Most networks today are under stress due to growing broadband traffic. The networks that are easily the most stressed are cellular networks and I think that there can be lessons learned in looking how mobile providers are struggling to keep up with demand. Consider the following current issues faced by cellular network owners:
Traffic Volume Growth. Around the world cellular networks are seeing between 60% to 120% annual growth in data volumes. The problem with that kind of growth is that as soon as any upgrade is made to a part of the network it is consumed by the growth. This kind of growth means constant choke points in the network and problems encountered by customers.
The large cellular companies like Verizon and AT&T are handling this with big annual capital budgets for network improvements. But they will be the first to tell you that even with those expenditures they are only putting band-aids on the problem and are not able to get ahead of the demand curve.
WiFi Offload Not Effective. For years cellular networks have talked about offloading data to WiFi. But the industry estimates are that only between 5% and 15% of data through cellphones is being handled by WiFi. This figure does not include usage in homes and offices where the phone user elects to use their own local network, but rather is the traffic that is offloaded when users are outside of their base environment. Finding ways to increasing WiFi offload would lower the pressure on mobile networks.
Traffic has Moved Indoors. An astounding 75% of mobile network traffic originates from inside buildings. Historically mobile traffic came predominantly from automobiles and people outside, but the move indoors looks like a permanent new phenomenon driven by video and data usage.
The biggest impact of this shift is that most cellular networks were designed and the towers spaced for outdoor customers and so the towers and radios are in the wrong places to best serve where the volume is greatest today. This trend is the number one driver of micro cell sites that are aimed at relieving congestion for specific locations.
Network Problems Can be Extremely Local. The vagaries of wireless delivery mean that there can be network congestion at a location but no network issues as close as 50 yards away. This makes it very hard to diagnose and fix network issues. Problems can pop up and disappear quickly. A few more large data users than normal can temporarily cripple a given cell site.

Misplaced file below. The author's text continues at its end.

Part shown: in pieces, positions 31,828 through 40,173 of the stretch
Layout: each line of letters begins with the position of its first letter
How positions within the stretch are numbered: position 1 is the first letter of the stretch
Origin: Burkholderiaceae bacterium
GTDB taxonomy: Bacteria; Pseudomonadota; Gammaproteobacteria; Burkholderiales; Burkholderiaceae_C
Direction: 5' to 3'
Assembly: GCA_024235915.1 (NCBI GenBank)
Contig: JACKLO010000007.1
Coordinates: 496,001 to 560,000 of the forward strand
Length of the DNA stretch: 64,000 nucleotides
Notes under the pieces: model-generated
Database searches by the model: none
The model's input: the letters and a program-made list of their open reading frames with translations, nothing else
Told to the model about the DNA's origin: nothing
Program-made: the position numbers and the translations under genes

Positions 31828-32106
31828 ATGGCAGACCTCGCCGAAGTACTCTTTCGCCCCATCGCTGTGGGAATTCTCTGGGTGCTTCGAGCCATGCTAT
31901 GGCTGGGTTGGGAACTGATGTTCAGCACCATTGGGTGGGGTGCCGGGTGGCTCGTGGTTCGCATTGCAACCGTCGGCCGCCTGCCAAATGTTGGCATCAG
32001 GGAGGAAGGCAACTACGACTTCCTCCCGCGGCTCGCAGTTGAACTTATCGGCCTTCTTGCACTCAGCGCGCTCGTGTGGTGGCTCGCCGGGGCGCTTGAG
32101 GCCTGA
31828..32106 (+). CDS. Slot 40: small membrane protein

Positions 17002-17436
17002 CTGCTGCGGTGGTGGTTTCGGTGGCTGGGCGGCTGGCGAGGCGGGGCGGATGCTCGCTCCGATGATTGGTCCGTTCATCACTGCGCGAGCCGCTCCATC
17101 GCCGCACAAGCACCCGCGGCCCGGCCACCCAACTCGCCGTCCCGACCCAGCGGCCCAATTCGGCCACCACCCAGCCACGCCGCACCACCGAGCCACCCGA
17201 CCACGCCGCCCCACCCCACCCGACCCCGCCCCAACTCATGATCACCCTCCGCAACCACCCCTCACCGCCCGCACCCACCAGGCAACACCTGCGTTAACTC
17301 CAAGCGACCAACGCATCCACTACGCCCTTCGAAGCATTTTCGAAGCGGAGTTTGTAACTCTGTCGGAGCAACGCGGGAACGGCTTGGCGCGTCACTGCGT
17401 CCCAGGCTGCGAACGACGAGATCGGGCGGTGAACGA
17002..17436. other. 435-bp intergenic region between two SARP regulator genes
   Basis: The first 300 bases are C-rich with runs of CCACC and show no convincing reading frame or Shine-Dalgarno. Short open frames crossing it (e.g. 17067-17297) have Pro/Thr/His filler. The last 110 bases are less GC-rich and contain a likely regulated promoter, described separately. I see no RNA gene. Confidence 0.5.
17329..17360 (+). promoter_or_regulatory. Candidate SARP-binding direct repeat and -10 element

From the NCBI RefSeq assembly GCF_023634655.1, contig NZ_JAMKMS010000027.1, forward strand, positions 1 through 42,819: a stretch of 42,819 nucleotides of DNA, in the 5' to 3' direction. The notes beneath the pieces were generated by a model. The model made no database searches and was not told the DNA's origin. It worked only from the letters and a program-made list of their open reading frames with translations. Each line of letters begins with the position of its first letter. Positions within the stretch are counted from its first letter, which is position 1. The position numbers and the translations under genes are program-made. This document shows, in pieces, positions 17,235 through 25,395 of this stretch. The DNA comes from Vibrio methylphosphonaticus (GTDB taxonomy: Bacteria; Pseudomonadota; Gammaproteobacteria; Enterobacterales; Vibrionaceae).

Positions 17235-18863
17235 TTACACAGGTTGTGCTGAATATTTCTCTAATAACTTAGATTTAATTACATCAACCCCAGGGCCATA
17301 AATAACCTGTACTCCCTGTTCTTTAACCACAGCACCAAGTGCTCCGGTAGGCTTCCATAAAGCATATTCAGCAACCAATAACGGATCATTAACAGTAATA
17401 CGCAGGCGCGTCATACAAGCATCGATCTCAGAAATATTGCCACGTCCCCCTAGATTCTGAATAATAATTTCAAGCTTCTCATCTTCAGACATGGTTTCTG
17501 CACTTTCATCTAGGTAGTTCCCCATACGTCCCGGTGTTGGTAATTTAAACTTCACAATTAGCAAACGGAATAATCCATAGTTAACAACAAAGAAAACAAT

Network owners are investigating technologies that will allow customers to pick up a more distant cell site when their closest one is full. Wireless networks have always allowed for this but it’s never worked very well in practice. The carriers are looking for a more dynamic process that will find he best way to serve each customer quickly in real time.
Networks are Operating too Many Technologies. It’s not unusual to find a given cell site operating several versions of 3G and 4G and sometimes still even 2G. The average cell site carries 2.2 different technologies, provided by 1.3 different vendors.
Cellular operators are working quickly towards software defined networks that will allow them to upgrade huge numbers of cell sites to a new version of software at the same time. They are also working to separate voice and data to different frequencies making it easier to handle each separately. Finally, the large cellular carriers are looking to develop and manufacture their own custom equipment to cut down on the number of vendors.
Still Too Many Failures. There are still a lot of dropped voice calls, and 80% of them are caused by mobility failures, meaning a failure of the network to handle a customer on the move. 50% of dropped data sessions are due to capacity issues.
Cellular providers are looking for the capacity to more dynamically assign radio resources on the fly at different times of the day. It’s been shown that there are software techniques that can optimize the local network and can reduce failures by as much as 25%.